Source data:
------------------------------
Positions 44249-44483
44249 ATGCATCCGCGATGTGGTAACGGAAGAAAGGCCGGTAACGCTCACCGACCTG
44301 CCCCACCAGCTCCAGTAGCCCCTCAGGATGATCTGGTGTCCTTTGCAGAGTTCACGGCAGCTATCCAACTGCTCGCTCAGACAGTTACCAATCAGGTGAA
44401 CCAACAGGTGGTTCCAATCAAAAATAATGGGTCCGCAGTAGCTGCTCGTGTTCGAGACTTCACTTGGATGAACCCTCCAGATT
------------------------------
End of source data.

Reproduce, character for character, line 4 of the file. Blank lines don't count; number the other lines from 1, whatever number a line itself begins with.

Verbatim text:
44401 CCAACAGGTGGTTCCAATCAAAAATAATGGGTCCGCAGTAGCTGCTCGTGTTCGAGACTTCACTTGGATGAACCCTCCAGATT